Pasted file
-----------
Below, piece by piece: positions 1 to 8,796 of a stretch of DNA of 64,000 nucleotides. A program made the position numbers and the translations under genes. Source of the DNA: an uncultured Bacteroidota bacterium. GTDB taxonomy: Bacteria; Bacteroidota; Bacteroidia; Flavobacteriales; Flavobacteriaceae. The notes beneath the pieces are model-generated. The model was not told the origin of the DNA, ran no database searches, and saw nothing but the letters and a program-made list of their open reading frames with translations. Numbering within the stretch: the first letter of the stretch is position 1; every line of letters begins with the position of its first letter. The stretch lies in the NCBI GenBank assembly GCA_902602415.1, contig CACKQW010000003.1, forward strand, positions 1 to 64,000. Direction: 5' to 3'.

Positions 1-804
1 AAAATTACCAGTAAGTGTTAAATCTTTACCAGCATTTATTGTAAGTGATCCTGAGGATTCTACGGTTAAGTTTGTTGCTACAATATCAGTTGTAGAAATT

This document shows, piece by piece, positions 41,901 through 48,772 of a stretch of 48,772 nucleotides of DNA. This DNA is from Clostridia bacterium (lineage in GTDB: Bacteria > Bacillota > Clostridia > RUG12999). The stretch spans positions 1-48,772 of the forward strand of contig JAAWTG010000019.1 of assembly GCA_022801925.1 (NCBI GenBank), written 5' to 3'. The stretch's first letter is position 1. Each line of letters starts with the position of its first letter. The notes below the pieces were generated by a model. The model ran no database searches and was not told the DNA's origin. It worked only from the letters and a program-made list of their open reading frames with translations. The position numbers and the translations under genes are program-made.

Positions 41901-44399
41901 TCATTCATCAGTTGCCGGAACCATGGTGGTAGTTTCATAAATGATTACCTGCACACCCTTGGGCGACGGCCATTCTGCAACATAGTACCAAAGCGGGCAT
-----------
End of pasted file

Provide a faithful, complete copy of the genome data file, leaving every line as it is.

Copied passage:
Below, piece by piece: positions 1 to 8,796 of a stretch of DNA of 64,000 nucleotides. A program made the position numbers and the translations under genes. Source of the DNA: an uncultured Bacteroidota bacterium. GTDB taxonomy: Bacteria; Bacteroidota; Bacteroidia; Flavobacteriales; Flavobacteriaceae. The notes beneath the pieces are model-generated. The model was not told the origin of the DNA, ran no database searches, and saw nothing but the letters and a program-made list of their open reading frames with translations. Numbering within the stretch: the first letter of the stretch is position 1; every line of letters begins with the position of its first letter. The stretch lies in the NCBI GenBank assembly GCA_902602415.1, contig CACKQW010000003.1, forward strand, positions 1 to 64,000. Direction: 5' to 3'.

Positions 1-804
1 AAAATTACCAGTAAGTGTTAAATCTTTACCAGCATTTATTGTAAGTGATCCTGAGGATTCTACGGTTAAGTTTGTTGCTACAATATCAGTTGTAGAAATT

This document shows, piece by piece, positions 41,901 through 48,772 of a stretch of 48,772 nucleotides of DNA. This DNA is from Clostridia bacterium (lineage in GTDB: Bacteria > Bacillota > Clostridia > RUG12999). The stretch spans positions 1-48,772 of the forward strand of contig JAAWTG010000019.1 of assembly GCA_022801925.1 (NCBI GenBank), written 5' to 3'. The stretch's first letter is position 1. Each line of letters starts with the position of its first letter. The notes below the pieces were generated by a model. The model ran no database searches and was not told the DNA's origin. It worked only from the letters and a program-made list of their open reading frames with translations. The position numbers and the translations under genes are program-made.

Positions 41901-44399
41901 TCATTCATCAGTTGCCGGAACCATGGTGGTAGTTTCATAAATGATTACCTGCACACCCTTGGGCGACGGCCATTCTGCAACATAGTACCAAAGCGGGCAT